On October 8th, 2020 IBM announced plans to spin off its infrastructure services business into a new company and stock by the end of 2021.

EDITORS NOTE – When a company creates a new independent company by selling or distributing new shares of its existing business, this is called a spinoff. A spinoff is a type of divestiture. A company creates a spinoff expecting that it will be worth more as an independent entity.

What does this mean for you?

By the end of 2021, IBM stock will split into two different entities.

One is IBM which will now hold the faster growth $59 billion annual revenue Hybrid Cloud and AI businesses.

  • Of major note for this business is its growing revenue at a rate of 19% per year right now.

The other business code named NewCo for now, will hold the declining $19 billion annual revenue IT infrastructure and hardware businesses.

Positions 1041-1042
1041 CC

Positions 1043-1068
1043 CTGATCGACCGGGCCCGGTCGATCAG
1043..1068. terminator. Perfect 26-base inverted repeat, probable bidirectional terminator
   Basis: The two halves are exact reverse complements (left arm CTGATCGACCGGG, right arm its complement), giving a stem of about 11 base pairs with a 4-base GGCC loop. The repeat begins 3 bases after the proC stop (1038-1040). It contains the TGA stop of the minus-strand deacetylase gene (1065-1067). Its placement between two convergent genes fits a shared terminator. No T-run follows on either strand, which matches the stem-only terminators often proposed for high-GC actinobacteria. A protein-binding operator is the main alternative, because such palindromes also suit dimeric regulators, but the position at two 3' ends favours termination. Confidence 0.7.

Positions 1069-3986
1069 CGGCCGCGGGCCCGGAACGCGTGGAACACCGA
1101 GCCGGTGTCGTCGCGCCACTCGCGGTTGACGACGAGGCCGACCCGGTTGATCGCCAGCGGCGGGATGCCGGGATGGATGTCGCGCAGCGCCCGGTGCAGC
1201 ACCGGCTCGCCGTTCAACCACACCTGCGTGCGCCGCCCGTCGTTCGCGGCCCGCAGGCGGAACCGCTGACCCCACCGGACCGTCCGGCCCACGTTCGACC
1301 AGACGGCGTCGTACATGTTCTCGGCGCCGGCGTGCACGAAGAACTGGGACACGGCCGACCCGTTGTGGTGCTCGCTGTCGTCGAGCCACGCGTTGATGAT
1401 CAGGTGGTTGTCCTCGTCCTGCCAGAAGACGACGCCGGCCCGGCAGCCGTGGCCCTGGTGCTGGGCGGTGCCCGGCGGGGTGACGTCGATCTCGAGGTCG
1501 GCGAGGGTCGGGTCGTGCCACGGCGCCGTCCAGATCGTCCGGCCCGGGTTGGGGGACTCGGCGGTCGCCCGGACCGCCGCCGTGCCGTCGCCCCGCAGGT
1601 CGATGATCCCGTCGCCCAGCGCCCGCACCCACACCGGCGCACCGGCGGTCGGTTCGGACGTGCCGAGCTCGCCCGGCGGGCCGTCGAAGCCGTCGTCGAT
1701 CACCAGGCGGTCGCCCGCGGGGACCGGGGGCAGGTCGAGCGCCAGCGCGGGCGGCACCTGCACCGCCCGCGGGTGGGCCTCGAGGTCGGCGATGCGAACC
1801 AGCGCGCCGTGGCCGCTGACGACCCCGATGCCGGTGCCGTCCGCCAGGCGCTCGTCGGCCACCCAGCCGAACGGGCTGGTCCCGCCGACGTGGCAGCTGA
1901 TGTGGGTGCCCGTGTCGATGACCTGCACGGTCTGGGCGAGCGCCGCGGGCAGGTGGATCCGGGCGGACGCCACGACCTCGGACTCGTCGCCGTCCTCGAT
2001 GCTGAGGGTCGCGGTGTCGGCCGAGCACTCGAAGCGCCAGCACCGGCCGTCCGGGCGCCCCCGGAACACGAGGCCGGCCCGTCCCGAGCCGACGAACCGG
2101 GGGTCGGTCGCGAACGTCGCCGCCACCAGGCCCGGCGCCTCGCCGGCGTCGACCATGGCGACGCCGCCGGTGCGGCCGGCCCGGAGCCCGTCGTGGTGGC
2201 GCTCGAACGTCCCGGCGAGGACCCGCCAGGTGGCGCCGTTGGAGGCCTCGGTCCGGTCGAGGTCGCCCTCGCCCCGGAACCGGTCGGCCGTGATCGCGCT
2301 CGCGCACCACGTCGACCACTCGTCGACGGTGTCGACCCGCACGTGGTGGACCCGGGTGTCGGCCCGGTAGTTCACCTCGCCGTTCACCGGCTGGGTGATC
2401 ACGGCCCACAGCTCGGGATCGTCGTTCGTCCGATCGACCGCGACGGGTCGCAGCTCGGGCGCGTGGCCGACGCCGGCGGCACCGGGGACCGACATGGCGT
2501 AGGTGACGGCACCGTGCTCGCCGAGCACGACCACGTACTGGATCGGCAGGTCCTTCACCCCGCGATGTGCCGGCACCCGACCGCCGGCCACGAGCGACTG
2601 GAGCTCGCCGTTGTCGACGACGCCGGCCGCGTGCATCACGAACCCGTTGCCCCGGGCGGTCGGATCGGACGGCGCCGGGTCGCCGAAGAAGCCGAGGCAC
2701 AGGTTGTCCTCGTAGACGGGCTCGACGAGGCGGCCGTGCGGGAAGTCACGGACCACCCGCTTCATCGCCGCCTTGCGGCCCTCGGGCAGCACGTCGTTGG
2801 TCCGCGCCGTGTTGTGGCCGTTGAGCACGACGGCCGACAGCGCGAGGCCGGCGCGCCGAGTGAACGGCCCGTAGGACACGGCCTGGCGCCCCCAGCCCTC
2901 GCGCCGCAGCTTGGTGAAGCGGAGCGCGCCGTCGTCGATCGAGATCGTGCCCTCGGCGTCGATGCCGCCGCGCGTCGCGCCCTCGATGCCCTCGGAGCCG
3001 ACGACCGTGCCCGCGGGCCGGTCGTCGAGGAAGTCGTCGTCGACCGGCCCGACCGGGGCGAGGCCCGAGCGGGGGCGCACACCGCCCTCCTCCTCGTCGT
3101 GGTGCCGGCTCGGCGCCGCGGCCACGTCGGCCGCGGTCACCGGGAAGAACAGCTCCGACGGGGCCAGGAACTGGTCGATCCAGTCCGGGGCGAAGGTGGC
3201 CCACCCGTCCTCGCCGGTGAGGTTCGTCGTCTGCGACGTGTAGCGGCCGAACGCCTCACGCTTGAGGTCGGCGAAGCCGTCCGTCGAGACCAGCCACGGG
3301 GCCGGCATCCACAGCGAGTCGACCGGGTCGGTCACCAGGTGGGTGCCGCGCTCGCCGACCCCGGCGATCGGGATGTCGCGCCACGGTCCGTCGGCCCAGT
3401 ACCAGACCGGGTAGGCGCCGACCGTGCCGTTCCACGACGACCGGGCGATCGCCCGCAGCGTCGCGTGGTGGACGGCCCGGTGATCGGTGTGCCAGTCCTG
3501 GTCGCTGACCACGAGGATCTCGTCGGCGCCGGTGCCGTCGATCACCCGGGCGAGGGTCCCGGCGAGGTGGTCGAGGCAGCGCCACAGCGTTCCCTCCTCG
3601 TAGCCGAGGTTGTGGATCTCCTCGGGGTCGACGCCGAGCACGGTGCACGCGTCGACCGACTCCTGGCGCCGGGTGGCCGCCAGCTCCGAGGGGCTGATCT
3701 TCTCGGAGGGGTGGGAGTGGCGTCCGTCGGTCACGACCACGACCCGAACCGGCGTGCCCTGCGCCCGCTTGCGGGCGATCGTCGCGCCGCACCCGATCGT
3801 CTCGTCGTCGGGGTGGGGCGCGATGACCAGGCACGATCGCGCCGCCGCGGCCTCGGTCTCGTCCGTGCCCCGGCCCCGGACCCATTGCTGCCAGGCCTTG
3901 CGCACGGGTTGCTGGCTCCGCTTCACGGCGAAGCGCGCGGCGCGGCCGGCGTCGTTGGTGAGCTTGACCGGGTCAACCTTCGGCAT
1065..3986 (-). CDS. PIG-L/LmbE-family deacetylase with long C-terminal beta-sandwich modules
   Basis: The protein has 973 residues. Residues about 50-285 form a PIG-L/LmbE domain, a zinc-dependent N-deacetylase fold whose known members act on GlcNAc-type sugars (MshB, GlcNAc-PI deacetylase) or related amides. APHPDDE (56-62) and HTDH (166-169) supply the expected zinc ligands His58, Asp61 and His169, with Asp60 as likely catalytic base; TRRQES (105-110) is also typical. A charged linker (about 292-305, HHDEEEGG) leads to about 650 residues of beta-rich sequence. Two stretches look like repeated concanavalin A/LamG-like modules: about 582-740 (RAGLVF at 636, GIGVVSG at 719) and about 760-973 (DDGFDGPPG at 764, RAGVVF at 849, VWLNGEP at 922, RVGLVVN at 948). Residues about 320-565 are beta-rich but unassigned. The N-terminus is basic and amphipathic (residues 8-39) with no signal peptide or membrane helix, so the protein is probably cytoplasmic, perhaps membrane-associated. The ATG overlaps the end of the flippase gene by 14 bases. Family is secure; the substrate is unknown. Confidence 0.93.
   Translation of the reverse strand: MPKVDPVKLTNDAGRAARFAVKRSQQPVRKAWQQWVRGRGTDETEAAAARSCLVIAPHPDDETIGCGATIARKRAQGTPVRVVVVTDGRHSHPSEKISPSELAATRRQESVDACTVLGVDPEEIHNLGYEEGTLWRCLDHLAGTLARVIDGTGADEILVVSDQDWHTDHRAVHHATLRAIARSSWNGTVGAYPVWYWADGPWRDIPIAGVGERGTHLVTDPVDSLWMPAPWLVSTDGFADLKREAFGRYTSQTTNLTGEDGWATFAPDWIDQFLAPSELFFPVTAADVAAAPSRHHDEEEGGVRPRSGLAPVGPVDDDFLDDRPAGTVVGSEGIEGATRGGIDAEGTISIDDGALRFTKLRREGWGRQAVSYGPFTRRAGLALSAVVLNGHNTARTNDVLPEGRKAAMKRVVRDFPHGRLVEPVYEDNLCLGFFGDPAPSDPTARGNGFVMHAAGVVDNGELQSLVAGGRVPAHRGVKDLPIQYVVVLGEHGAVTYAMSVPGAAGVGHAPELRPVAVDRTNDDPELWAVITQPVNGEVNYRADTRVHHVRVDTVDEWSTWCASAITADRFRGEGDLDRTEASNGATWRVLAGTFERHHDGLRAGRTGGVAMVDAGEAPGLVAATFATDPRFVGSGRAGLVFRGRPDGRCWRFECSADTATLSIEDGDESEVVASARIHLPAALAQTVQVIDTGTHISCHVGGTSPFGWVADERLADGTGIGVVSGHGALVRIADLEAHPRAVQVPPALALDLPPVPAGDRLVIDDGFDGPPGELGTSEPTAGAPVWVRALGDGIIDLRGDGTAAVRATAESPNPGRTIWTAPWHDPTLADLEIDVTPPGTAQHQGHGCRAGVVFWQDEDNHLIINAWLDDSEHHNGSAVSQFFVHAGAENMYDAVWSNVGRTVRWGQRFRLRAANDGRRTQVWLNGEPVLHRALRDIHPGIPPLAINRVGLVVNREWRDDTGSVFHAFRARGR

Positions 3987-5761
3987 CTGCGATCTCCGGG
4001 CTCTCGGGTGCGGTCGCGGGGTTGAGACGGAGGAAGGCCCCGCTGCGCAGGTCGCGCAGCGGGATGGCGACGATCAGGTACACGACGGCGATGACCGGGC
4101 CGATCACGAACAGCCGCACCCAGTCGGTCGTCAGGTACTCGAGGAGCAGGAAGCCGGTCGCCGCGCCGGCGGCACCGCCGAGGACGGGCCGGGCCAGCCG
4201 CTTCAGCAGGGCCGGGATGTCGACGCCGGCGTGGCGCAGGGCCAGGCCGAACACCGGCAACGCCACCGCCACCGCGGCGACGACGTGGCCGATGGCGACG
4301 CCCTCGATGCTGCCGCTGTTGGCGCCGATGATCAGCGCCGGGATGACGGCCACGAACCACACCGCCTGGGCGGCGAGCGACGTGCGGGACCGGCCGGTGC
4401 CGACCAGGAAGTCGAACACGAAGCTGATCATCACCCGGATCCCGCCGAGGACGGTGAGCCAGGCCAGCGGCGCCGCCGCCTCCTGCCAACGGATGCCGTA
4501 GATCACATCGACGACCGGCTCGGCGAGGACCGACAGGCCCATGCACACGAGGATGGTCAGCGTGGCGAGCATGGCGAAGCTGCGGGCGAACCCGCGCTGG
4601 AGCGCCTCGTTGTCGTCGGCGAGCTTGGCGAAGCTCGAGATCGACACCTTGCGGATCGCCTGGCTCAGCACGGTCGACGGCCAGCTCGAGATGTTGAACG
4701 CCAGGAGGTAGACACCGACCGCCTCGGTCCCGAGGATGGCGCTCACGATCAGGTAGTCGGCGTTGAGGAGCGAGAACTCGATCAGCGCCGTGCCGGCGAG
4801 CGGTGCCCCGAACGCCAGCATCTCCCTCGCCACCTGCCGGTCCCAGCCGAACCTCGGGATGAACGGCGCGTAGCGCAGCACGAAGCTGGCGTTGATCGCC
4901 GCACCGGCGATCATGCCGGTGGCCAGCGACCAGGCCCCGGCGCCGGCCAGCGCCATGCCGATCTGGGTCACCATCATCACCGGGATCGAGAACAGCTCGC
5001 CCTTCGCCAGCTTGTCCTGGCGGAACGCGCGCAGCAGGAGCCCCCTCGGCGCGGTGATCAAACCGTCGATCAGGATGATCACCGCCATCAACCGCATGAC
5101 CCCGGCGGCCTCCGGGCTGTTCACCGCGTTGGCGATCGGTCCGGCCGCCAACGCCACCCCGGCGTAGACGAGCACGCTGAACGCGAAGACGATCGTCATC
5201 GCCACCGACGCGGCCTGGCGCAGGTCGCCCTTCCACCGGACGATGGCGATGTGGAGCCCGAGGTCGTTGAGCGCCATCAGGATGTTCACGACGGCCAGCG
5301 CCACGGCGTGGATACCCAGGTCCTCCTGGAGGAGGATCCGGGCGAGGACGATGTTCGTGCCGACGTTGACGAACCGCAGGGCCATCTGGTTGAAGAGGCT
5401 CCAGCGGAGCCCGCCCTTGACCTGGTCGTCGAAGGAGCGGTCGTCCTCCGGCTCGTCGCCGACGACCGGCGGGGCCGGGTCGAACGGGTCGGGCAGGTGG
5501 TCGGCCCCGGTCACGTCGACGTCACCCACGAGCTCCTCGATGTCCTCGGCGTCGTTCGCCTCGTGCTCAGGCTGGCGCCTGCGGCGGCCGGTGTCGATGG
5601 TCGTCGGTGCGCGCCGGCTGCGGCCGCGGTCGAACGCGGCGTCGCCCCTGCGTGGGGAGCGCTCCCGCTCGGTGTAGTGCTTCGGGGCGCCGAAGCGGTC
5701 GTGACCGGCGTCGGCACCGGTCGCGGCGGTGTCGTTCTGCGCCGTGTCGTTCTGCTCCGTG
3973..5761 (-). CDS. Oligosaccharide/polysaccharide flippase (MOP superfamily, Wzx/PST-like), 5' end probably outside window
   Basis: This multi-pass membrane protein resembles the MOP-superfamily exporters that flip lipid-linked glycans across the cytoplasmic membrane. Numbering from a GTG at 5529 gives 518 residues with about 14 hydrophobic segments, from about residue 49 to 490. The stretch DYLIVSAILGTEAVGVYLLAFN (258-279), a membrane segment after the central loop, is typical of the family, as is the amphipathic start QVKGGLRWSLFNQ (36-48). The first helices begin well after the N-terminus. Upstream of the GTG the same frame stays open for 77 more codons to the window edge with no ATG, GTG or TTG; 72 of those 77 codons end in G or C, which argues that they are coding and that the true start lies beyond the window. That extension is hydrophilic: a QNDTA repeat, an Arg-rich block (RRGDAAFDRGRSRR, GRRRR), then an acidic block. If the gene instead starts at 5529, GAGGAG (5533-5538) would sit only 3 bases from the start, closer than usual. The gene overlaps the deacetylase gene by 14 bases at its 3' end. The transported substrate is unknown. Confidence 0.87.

• Of major note with this business is its got $108 billion in backlog – work contracted to do in the future.  At its current rate this is almost 6 years’ worth of revenue.

When spin offs happen executives of the company can pick where they want certain assets and liabilities to go.

This includes IBM’s large debt load.

Until IBM says where the bulk of the debt is going after the spinoff, you should wait to buy its stock.

If you already own IBM shares continue holding because this is a potentially fantastic opportunity to see growth again after years of revenue declines.

If you’re looking for a solid, safe, stable, huge dividend paying, and enormously profitable investment to buy to Depression Proof Your Portfolio – consider investing in IBM before its spin off…

But only after things are clearer about where the debt is going.

I’ll keep you updated on this as more info becomes available.

Click the links below to see the stocks we recommend to Depression Proof Your Portfolio and earn safe investment returns.

Disclosure – Jason Rivera is a 13+ year veteran value investor who now spends much of his time helping other investors earn higher than average investment returns safely. He does not have any holdings in any securities mentioned above and the article expresses his own opinions. He has no business relationship with any company mentioned above.